Transport & Logistics: Requirements, tools and services to manage logistics and deliver the goods:

International Trade News: Current developments on topics industries and regions of interest to international traders:

Trade Resources Directory: California U.S. Government international private sector and academic sources of assistance:

You may also want to check out the WTD article we did on Mr. Kogon earlier this year.

Extraordinary (Top Secret) Report on TI Providers Published by the EU, Part 2

Continued from Part 1. The following are additional excerpts from the “Catalogue of WEB Data Services on Global Trade” written by C. Versino, M. Tsukanova, G.G.M. Cojazzi, circa 2010 on behalf of European Commission Joint Research Centre Institute for the Protection and Security of the Citizen.  A copy of the complete 90 page survey may be download from our WorldTradeDaily.com Google docs site.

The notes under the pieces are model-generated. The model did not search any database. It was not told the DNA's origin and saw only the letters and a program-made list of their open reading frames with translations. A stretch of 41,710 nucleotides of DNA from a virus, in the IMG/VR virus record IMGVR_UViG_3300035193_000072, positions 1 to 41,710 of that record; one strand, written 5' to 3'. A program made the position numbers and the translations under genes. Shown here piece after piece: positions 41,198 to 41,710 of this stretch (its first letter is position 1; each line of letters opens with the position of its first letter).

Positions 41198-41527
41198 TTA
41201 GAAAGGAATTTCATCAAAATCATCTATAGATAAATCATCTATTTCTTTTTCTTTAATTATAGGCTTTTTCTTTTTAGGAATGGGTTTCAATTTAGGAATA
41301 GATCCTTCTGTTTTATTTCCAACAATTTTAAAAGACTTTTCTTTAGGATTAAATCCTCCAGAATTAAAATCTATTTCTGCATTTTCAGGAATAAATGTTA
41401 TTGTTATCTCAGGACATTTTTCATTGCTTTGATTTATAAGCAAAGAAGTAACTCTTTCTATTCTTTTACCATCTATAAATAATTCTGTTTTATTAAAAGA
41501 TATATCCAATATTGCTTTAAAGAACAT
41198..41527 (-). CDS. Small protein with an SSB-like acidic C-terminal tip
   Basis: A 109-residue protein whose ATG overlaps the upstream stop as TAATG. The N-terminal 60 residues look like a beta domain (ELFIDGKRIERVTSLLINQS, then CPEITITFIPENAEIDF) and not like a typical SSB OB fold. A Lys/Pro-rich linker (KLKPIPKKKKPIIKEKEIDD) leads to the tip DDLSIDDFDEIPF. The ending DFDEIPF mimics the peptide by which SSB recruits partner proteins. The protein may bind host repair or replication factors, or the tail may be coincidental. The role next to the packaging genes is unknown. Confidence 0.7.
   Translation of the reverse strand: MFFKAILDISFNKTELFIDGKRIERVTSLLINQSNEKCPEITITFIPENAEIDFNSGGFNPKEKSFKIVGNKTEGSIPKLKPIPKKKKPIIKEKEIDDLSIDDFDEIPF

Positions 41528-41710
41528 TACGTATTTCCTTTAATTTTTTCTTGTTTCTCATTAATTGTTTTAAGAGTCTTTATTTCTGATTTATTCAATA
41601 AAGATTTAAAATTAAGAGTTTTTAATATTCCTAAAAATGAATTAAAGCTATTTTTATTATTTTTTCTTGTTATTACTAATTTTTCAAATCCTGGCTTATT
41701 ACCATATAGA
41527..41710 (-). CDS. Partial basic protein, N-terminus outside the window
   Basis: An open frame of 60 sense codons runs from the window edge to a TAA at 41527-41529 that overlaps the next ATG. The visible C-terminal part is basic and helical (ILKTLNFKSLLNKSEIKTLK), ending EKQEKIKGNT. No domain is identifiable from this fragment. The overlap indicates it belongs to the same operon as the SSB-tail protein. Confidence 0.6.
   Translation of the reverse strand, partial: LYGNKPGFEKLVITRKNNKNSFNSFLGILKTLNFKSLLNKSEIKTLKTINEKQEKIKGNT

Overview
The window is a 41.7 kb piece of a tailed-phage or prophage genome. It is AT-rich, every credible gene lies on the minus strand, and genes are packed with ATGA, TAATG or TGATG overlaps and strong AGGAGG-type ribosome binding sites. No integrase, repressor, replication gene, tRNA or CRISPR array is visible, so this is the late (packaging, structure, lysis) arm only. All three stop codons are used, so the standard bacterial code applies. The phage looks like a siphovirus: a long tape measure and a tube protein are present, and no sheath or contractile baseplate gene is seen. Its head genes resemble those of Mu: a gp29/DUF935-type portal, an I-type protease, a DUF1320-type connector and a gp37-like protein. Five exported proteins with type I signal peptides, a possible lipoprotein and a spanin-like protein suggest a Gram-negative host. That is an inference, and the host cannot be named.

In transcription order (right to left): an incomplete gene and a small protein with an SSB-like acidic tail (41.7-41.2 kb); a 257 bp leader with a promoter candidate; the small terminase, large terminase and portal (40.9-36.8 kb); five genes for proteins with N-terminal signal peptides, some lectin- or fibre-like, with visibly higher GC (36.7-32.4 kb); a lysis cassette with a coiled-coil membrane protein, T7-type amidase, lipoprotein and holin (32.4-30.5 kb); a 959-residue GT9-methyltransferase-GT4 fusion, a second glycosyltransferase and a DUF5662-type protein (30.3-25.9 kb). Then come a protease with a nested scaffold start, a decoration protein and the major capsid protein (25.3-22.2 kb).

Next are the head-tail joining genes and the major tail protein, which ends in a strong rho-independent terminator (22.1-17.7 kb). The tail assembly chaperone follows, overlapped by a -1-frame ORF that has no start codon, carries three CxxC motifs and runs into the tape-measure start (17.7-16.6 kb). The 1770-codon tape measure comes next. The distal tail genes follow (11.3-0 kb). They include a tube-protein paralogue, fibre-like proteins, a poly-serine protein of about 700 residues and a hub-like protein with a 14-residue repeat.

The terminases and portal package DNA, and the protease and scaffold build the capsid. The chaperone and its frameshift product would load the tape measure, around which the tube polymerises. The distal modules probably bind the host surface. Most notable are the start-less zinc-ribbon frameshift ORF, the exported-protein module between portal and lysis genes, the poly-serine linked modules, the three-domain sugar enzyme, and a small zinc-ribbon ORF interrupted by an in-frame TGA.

INFODRIVE: Service by InfoDriveIndia, primarily on customs data for Indian trade. Large coverage in terms of number of customs ports. Also re-seller of customs data for: US imports, UK imports, China imports and exports. Pay service.

PIERS: Import and export information on cargoes moving through ports in the U.S., Latin America, and Asia. Pay service.

STATISTIKA VED: Russian service providing transactional data on import and export from Russia, Ukraine, China, Kazakhstan, Belorussia and Moldova. Records available only in Russian. Pay service.

TIPS: Indian import and export customs data. Pay service.